Walkem also pushed against the size of reserves for the Indigenous people of the province he argued there should be no land title for the Indigenous. At the time, the federal government offered 80 acres per family. Walkem eventually scaled back on his stance to prevent any documentation of the grievances of the Indigenous people from being made public.

Unfortunately for Walkem, the failure to get the railway built in a timely manner hurt him going into the 1875 election where he carried the baggage of the failure. There was also the issue of the growing debts of the province due to big public work projects.

Walkem was re-elected, but his government was not as strong as before and there was anger among voters that he had plunged the province into debt. Lord Dufferin was not unhappy about the loss, stating about Walkem,

“He and all his family have a worldwide reputation for lying.”

Financial difficulties continued and in early 1876, Walkem lost a Motion of No Confidence and his time as premier came to an end, briefly.

He spent the next two years serving as the Leader of the Opposition but the issues that sunk his first premiership continued and eventually took down new premier Andrew Charles Elliott in 1878.

Through those two years, he had gained a great deal of praise from the miners of the province after he defended arrested miners during the strike of the Wellington coalmine in 1877. He gained the reputation as a working man, who opposed Chinese labour and legal repression.

In the 1878 election, Walkem was elected and once again became premier on June 25, 1878. He had campaigned on the slogans of Fight Ottawa and Secession. This time he had a decent majority to get him through the next few years.

On Dec. 30, 1879, Walkem married Sophia Edith Rhodes. Together the couple had one daughter.

The new Walkem government put a target on Chinese labour, stating that it was a reason for the economic downturn. His government banned the hiring of Chinese workers on all contracts, and also attempted to put a special tax in place on Chinese residents but this was struck down by the Supreme Court of Canada.

In 1880, a lawsuit was brought against Walkem that alleged he accepted fees for dominion legal work. As well, he lost a great deal of support for not passing a redistribution law as he promised in the previous election. He had also opposed tolls on the Cariboo Road, but then increased them.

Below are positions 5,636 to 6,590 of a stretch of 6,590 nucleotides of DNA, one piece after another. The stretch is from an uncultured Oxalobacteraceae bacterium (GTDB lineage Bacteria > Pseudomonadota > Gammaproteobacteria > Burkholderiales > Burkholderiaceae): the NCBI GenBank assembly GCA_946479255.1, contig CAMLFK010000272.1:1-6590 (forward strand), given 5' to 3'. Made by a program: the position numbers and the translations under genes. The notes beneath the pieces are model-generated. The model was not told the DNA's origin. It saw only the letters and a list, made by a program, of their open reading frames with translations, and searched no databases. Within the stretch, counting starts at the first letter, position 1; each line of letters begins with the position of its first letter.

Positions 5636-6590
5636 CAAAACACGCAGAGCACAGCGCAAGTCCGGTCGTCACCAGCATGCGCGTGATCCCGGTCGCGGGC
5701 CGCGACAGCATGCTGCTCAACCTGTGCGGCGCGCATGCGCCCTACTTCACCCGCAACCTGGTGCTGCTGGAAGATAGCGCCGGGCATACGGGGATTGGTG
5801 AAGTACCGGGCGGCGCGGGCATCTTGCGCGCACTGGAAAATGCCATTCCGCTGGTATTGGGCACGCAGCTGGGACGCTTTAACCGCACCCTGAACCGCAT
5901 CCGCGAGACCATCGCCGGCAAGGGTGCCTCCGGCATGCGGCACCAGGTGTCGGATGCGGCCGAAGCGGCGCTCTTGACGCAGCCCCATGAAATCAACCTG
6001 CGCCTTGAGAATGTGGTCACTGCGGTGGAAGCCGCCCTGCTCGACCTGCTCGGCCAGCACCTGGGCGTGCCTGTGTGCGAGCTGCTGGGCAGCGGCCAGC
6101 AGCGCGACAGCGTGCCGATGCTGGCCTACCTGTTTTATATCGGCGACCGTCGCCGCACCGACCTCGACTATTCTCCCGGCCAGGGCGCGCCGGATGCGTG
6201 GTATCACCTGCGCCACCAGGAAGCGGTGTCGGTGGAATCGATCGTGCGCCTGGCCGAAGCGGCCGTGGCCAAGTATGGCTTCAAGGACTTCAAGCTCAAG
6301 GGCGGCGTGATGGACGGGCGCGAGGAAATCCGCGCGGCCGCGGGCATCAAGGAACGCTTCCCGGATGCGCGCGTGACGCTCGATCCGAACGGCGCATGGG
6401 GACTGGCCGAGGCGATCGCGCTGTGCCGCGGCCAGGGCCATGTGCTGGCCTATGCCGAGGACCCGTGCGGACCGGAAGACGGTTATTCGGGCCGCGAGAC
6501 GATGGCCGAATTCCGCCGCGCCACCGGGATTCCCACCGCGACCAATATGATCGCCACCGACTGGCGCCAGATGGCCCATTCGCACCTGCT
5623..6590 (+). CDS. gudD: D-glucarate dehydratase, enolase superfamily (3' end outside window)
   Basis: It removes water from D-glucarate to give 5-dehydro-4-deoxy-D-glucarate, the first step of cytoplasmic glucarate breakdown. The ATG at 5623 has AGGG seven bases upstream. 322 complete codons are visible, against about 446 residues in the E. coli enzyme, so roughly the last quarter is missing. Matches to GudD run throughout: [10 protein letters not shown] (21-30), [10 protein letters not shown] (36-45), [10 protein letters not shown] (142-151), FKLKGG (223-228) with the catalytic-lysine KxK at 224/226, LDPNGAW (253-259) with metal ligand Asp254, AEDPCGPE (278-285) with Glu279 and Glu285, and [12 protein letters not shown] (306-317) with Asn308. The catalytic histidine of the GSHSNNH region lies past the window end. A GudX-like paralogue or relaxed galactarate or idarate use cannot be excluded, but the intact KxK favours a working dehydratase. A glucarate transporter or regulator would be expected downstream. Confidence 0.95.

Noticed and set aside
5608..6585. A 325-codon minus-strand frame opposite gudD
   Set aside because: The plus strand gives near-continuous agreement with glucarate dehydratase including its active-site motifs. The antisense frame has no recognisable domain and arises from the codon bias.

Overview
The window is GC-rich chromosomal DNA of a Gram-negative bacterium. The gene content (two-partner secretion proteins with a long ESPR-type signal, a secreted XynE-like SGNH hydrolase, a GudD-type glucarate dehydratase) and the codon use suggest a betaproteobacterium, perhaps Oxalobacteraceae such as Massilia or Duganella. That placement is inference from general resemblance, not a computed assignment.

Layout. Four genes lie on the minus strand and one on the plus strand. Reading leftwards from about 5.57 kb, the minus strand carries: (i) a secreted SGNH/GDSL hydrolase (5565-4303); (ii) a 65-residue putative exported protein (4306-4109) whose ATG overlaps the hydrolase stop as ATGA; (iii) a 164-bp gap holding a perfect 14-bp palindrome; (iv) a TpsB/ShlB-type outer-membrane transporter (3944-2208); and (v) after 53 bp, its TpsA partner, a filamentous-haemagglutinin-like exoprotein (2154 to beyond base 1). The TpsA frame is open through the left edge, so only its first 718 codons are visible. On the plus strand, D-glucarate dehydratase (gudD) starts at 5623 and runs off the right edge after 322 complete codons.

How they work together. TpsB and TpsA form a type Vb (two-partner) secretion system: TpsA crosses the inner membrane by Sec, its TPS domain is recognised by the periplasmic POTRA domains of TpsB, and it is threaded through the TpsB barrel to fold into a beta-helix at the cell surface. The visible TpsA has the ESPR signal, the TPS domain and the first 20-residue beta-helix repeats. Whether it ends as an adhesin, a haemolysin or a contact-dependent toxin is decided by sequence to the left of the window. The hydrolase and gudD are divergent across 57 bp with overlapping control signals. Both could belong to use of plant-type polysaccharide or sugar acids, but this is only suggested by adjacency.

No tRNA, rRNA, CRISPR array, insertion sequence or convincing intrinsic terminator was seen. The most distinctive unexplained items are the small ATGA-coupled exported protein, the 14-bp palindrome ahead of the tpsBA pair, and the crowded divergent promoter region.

As the next election in 1882 approached, Walkem threatened to remove British Columbia from Confederation if work did not commence on the railway by 1879. The resolution was passed on Aug. 29, 1878 by a vote of 14 to 9 in the Legislature. The issue fell to the wayside though when Sir John A. Macdonald and his Conservatives were elected to the House of Commons with a large majority.

In 1882, due to the rising cost of building a dock on Vancouver Island, Walkem survived, barely, a Motion of No Confidence.

Unfortunately, in the June 1882 election, his party lost and once again, his time as premier came to an end. His five years, 331 days remains the ninth longest of all premiers in British Columbia history.

Walkem was then appointed to the Supreme Court of British Columbia on May 23, 1882. The Victoria Times Colonist, no friend of Walkem, stated that his appointed seriously affected the status of the court.

By all accounts, it was difficult for him to take the job. The Times Colonist wrote,

“He deliberated long, but finally under the advice of his friends, he retired from politics and ascended to the bench, which he adorned until his retirement.”

Eventually, the anger with the Times Colonist reached the point where Walkem sued David Higgins, the editor and proprietor for libel, claiming damages of $10,000. The libel claim came as a result of an article published on Nov. 20, 1885 in which it was stated that the former premier was involved in shady dealings regarding the dry dock. Higgins stated he simply copied the information from another newspaper.

Through his years in the Supreme Court, he was respected but his reputation for drinking continued. At one point, he was drunk in court and it was stated,

“Judge Walkem carried away dead drunk at 7 a.m. when everybody was looking on.”

Walkem had recovered enough by 10:30 a.m. that he was able to oversee cases for, quite ironically, public intoxication.

In November 1898, Walkem was honoured with a banquet by the prominent citizens of Victoria, who thanked him for his long service to the province, dating back to 1862.

Walkem remained on the Supreme Court until 1904 when he retired. By this point, his reputation in British Columbia was excellent and many felt that he had helped the province move through its early years with perseverance and statecraft.

The Vancouver Daily Province stated he had a,

“lasting reputation as an able jurist.”

Another newspaper said he was,

“One of the brightest ornaments of British Columbia judiciary.”

The last years of his life were quiet and, by all accounts, boring, for Walkem. The Vancouver Daily World wrote,

“Of late years the lack of active work to which he had been accustomed from his earliest days had told upon his system, and his enforced leisure was thoroughly repugnant to him.”

In late 1907, he took ill and despite constant medical attention, his condition slowly worsened.

He passed away on Jan. 13, 1908 in Victoria after a short illness.

The Times Colonist wrote,

“Death last night removed one of the most outstanding figures in the public life of this province.”

Information from Canadian Encyclopedia, Grand Lodge of British Columbia and Yukon, Biographi, Wikipedia, The National Dream, The Last Spike, The Vancouver Province, Vancouver Daily World, Victoria Times Colonist,